Recap: President Trump's second State of the Union
Tuesday, February 5, was President Trump’s second State of the Union and first given to a Democrat-controlled House of Representatives; the SOTU had been pushed back, with Speaker Nancy Pelosi refusing to host it during the government shutdown. Here’s your summary of what was said.
Trump began with a relatively normal, presidential-sounding intro, talking about America’s great potential, referring to how we were gathered “not as two parties, but as this great nation,” to which he received a standing ovation (many standing ovations throughout the night, however, were partial, with Democrats participating far less than Republicans). Some of Trump’s messages of unity sounded similar to intros President Obama gave in his SOTUs, such as when Trump said the “agenda is not a Republican agenda or a Democrat agenda; it is the agenda of the American people.”
When Trump talked about seizing our new opportunities, the camera panned to a shot of Democratic women not clapping (a large number of whom wore all-white as a reference to the suffragettes of the early 20th century). The shot was a little odd to look at, as you could hear the sounds of applause but no one on the screen at the time was clapping.
Trump continued past his intro by highlighting two important anniversaries that will occur in 2019—75 years since the D-Day landings at Normandy and 50 years since the moon landing. Four D-Day veterans were in attendance and given special recognition in Trump’s speech, as was Buzz Aldrin, the first person to set foot on the moon. As the standing ovations/cameras on Aldrin continued, he honestly looked a little stressed, like he was suddenly contemplating all of his life decisions, or like when people panic about what to do when being sung “happy birthday” to.
Trump then moved on to political and governmental issues, saying his administration had worked with “historic speed” fixing problems caused by past leaders of both parties and labeling the tax cut, which has not seen increases in investment or higher wages, as being a cut for working families. He claimed that the U.S. economy is “the envy of the world” and celebrated that we are the world’s number one producer of oil and natural gas.
He then arrived on the subject of investigations, which predictably did not go over well, saying the only thing that can stop our success is “ridiculous partisan investigations,” adding that we can’t have “peace and legislation if we have war and investigations.” Some responses have noted that what’s good for the president as an individual isn’t necessarily what’s best for the country.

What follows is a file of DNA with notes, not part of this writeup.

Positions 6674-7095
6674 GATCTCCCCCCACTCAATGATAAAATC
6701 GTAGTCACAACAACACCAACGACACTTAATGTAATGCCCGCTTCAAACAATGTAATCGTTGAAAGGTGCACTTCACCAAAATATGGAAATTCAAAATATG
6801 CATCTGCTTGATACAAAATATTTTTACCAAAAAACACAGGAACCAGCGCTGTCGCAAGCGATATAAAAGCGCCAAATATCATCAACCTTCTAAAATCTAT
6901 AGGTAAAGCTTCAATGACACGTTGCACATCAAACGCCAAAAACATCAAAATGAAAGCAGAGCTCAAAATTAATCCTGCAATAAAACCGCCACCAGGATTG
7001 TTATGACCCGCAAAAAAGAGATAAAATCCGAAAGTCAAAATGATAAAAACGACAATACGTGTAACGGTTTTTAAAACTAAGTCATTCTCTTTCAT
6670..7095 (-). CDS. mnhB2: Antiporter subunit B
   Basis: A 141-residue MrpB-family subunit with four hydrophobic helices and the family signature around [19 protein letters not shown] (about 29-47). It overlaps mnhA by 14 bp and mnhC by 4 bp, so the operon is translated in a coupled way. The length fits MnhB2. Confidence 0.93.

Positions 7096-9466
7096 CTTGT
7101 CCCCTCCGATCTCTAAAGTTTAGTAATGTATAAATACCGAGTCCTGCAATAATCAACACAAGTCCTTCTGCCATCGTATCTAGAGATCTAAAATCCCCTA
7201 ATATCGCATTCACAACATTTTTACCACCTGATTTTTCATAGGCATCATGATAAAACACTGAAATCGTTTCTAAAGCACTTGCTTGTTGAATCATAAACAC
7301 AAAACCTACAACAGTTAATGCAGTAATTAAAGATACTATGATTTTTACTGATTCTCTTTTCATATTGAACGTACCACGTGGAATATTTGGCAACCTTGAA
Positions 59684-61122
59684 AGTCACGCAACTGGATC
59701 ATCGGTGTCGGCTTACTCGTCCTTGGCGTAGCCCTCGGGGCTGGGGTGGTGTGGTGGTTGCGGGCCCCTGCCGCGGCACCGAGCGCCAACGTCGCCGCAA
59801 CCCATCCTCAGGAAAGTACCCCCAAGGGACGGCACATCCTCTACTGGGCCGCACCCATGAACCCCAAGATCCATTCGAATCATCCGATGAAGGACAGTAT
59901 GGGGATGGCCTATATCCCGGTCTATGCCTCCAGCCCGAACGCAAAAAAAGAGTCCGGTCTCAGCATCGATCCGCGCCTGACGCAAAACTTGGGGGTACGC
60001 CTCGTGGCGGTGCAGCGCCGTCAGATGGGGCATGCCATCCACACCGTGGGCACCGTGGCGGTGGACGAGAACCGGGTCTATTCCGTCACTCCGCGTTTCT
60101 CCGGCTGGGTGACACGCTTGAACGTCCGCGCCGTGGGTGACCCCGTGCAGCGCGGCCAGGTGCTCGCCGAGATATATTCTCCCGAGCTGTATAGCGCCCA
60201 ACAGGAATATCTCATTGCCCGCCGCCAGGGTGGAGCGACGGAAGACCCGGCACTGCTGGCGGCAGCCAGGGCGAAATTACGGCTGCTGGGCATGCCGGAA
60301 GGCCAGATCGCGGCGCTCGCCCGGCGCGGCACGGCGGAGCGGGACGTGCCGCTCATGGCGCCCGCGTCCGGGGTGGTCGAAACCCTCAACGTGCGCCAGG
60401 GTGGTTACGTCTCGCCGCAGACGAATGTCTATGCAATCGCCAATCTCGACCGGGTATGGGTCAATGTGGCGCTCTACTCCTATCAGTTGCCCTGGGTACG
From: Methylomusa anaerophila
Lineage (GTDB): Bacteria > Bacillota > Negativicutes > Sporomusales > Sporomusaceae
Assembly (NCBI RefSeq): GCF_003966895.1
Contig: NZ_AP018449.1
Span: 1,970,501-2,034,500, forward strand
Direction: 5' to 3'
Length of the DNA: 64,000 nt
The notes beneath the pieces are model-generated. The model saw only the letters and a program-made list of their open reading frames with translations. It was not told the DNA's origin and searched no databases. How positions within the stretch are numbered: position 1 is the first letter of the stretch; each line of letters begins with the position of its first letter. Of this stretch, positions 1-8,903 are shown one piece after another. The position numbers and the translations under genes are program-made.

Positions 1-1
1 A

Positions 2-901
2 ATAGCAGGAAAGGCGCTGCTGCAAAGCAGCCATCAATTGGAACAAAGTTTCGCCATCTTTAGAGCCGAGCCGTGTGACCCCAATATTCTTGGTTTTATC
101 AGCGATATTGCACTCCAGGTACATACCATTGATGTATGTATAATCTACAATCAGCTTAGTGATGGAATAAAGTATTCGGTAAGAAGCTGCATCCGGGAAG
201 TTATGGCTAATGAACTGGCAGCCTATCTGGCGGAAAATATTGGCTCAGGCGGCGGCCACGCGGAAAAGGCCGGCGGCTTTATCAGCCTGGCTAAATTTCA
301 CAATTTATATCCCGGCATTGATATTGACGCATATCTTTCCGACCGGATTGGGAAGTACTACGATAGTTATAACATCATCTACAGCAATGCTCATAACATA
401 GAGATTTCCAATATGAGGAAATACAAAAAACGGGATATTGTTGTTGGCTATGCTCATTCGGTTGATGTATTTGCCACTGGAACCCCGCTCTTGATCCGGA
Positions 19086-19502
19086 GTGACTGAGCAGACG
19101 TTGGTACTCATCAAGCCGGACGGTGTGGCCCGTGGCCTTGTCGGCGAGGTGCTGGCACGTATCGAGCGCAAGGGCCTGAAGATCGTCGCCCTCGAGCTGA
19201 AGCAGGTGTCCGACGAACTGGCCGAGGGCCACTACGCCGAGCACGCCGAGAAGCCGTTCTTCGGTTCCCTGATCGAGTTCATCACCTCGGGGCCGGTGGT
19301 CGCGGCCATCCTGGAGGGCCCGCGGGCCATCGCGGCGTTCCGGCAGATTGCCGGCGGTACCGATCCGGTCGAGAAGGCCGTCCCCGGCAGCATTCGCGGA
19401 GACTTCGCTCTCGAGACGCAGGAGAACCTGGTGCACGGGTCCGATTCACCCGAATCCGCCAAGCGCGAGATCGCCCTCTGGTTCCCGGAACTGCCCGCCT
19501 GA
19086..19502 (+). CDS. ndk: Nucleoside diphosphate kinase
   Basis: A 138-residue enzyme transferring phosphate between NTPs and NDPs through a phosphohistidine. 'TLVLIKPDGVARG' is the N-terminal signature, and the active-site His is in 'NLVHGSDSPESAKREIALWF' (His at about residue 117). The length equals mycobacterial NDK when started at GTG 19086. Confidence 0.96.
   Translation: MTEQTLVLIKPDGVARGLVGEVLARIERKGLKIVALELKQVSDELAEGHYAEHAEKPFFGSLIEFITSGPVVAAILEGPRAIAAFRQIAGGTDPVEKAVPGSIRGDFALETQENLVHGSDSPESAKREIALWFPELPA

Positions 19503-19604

Trump next highlighted Alice Johnson, the African-American women whose sentenced he commuted last year after urging from Kim Kardashian. Johnson was convicted of drug trafficking in the 90s and sentenced to life in prison; her case was highlighted by activists as an example of harsh sentences disproportionately affecting people of color, as she was a non-violent offender and a model prisoner. Trump said at the SOTU that he was “deeply moved” by her story; his move to release her was surprising to some, as he has previously made comments supporting the death penalty for some drug dealers.
Trump soon switched to immigration, however, focusing a large part of his speech on the matter, a sharp contrast with what aides had described as a unifying speech. He talked about our “very dangerous southern border",” said America must commit to ending illegal immigration, and brought up the topic of caravans again, alleging that to deal with their illegal immigration, Mexican cities get trucks and buses to send these immigrants to our border. Trump said he would like to see high immigration to this country, but only if it’s legal, saying “legal immigrants enrich our society in countless ways,” evidently ignoring that many immigrants he has cracked down on are seeking asylum, which is legal under both U.S. and international law.